The Texas Parks and Wildlife Department has developed an interactive exhibit on the New Deal for Texas Parks:
It's self-description begins:
"Welcome to a New Deal for Texas Parks - an online exhibit and education center for teachers and students of Texas history, made possible in part through the generous support of Humanities Texas' Linden Heck Howell Texas History Grant. Humanities Texas is a state partner of the National Endowment for the Humanities. Flip through the pages of the scrapbook to explore how individuals, communities and landscapes in Texas were impacted by the New Deal Era. Discover how the Civilian Conservation Corps constructed many of the state parks we enjoy today. Explore a variety of primary source documents such as photographs, oral histories, letters and music that help tell this American story through the eyes of Texas." Read more at
Open the Table of Contents or select a theme. Click on a page's corner and turn the page. The "My Keepsake" pdf on the left of each section's first page offers a type of lesson plan.
An international revival of Pecos Bill is accorded by its inclusion in the Voice of America's Special English series. The story is at the posting and an audio version is as well. The comments on the posting come from all over the globe demonstrating the story's continued universal appeal of Edward O'Rielly's 1920's popularization of Bill and Slue-Foot Sue.
See a summary of a 7-volume series at http://www.americanfolklore.net/pecosbill.html
The School Library Journal has made its selections for best books of 2009, and a Texas publisher's title in included.
"SÁENZ, Benjamin Alire. Last Night I Sang to the Monster. Cinco Puntos. Tr $19.95. ISBN 978-1-933693-58-3.
Gr 9 Up–Eighteen-year-old alcoholic Zach doesn't know how he got to rehab, but with the steadfast support of his therapist and his fatherly roommate, he gradually allows horrific memories to emerge. This is a wrenching and inspiring portrayal of loss, love, and the process of recovery."
See the whole list at http://www.schoollibraryjournal.com/article/CA6708210.html
|The School Library Journal has selected its best books of 2009 and a piece of Texana is among the best. SLJ briefly cites the title|
"KELLY, Jacqueline. The Evolution of Calpurnia Tate. Holt.Tr $16.95. ISBN 978-0-8050-8841-0.
Gr 5-8–During the long, hot Texas summer and fall of 1899, a girl with six brothers and a disdain for the domestic arts hones her observational skills with the help of her unconventional naturalist granddaddy and a copy of Mr. Charles Darwin's Origin of Species."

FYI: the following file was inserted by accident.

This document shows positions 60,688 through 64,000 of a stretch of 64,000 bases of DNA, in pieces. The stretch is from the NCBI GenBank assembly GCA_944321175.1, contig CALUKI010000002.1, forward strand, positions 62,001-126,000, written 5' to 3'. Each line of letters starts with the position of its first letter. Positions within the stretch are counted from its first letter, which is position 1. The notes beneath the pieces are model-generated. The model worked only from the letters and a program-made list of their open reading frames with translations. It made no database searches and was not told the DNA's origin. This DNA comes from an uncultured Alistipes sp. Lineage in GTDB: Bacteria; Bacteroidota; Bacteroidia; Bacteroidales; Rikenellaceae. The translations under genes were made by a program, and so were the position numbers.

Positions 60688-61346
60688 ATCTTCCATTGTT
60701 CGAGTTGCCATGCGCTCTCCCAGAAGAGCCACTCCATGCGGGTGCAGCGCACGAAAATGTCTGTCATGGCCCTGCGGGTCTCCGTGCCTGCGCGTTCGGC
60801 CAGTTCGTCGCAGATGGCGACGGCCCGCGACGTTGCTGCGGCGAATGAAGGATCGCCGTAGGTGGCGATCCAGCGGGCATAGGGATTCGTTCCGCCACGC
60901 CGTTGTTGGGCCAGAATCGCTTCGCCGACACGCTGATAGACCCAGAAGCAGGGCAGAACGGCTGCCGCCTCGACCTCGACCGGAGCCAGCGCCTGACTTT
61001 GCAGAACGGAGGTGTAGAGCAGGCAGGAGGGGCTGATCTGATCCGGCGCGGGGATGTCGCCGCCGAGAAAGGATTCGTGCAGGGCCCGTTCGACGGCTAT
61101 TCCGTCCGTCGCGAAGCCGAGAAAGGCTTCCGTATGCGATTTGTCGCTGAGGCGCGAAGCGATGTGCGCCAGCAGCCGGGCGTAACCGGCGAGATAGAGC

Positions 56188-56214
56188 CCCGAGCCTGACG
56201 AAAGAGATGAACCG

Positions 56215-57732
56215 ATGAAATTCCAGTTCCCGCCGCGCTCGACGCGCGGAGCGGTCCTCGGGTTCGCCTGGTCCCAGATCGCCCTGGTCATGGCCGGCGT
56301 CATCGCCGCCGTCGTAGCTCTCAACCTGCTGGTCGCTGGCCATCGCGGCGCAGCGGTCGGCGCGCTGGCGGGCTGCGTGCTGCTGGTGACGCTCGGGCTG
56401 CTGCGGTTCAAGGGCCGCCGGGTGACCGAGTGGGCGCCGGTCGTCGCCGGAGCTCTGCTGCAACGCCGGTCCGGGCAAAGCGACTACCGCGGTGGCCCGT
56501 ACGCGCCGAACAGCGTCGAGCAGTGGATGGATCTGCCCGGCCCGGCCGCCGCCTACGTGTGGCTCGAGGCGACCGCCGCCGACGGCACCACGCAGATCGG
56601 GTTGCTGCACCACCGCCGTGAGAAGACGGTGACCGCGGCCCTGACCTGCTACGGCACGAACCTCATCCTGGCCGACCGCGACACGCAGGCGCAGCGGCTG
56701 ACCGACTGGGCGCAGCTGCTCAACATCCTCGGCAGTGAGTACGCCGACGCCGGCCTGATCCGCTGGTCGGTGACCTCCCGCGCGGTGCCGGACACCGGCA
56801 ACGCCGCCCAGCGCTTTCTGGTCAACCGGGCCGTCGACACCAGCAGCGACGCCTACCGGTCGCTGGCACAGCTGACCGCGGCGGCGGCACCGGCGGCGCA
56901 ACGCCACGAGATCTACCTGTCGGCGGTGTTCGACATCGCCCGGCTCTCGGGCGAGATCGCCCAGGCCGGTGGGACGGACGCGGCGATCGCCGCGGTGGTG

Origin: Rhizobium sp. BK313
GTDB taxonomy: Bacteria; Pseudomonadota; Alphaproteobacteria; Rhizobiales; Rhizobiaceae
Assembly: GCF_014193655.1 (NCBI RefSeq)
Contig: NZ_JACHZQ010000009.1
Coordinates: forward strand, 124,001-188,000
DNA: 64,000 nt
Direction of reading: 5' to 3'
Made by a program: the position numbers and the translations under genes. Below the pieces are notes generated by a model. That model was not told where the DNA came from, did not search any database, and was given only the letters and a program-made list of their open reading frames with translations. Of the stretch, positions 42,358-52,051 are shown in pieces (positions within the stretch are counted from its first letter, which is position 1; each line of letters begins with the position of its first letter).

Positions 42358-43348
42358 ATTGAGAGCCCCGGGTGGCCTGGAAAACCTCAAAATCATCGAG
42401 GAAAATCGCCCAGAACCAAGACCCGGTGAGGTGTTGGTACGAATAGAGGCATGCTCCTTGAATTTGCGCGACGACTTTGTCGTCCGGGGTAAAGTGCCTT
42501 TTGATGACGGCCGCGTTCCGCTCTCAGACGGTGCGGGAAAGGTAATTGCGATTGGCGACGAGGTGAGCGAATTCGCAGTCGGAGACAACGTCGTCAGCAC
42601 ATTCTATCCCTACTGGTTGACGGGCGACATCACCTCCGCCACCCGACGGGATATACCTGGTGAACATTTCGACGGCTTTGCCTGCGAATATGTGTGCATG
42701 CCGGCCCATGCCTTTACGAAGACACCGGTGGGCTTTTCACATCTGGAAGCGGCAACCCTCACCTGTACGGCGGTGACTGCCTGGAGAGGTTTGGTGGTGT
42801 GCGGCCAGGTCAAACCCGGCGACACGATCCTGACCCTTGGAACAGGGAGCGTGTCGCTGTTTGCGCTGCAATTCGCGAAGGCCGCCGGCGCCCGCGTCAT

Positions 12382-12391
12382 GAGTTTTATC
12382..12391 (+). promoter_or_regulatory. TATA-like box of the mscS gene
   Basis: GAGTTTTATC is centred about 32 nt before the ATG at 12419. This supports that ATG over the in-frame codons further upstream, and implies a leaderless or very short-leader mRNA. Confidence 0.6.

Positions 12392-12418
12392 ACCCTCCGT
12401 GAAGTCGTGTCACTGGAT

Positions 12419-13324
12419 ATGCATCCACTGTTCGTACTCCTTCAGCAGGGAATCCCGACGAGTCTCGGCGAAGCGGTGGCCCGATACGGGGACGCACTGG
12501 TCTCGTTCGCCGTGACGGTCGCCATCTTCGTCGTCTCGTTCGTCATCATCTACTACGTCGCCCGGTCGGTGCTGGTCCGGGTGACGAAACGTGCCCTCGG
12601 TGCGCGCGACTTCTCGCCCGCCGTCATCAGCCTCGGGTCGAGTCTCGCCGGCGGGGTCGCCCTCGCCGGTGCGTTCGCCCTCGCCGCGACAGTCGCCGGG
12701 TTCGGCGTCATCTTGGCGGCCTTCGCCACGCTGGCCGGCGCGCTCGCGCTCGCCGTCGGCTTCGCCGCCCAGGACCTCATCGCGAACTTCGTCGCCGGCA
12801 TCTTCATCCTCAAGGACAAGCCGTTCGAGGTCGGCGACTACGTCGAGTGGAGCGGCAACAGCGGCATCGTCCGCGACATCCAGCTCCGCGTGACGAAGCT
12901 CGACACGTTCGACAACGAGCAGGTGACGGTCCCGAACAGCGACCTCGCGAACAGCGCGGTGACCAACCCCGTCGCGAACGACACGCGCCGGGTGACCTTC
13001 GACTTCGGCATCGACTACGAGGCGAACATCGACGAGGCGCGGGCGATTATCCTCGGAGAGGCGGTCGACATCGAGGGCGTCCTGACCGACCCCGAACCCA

|Texas author for young readers offers his opinion on Texas education testing|
University of Houston New Release
Texas History Academy links late Ron Stone, UHFoundation Gift Launches New Resource for Texas History TeachersIt begins: "June 3, 2009 -
The University of Houston Center for Public History has announced a $75,000 gift from the Ron Stone Foundation to begin the Ron Stone Academy for the Teaching of Texas History. The gift will be matched by a $75, 000 contribution by the university."
Read more at: http://www.uh.edu/news-events/stories/2009articles/june2009/06032009CPHRonStoneAcademyforTexasHistory.php
For more information about The Ron Stone Foundation, visit http://ronstonefoundation.org/.
Three Centuries on the Land: The Archives of the Texas General Land Office (The Story of Texas is told through the history of its public lands).
Table of Contents
History of the
Texas General Land Office.............................................4
of Land Grants in Texas................................................10
Digital Preservation Project............................................16
The Campaign to Save Texas History…………………17
Commissioners of the General Land Office....................18
Sources for Further Reading..........................................19
This 20-page document is available online at
Self-described as "
Welcome to the
TEACHERS: Not sure what to expect with a content program? Click here to see a sample program from Fort Worth Museum of Science and History, or click here for a brief overview of Connect2Texas (these files will play in Windows MediaPlayer).
An interesting development worth checking out .
The Houston Chronicle blog Texas on the Potomac for last several months has been rather steady in adding 2, 3, or 4 entries a week to their Today in Texas History postings. Enough to keep regular tabs on, good reading. I've added it to my Yahoo homepage. You may want to try it.
Logan Head, a youngster in Bonham, led the posse that established the Quarter Horse (Steel Dust and all that) as the official Texas state horse. Logan's effort has been noted elsewhere, but here's the anticipatory news as reported in New Zealand. Good going Logan!
The American Quarter Horse Association is headdquartered in Amarillo, of course. Logan is a Youth member.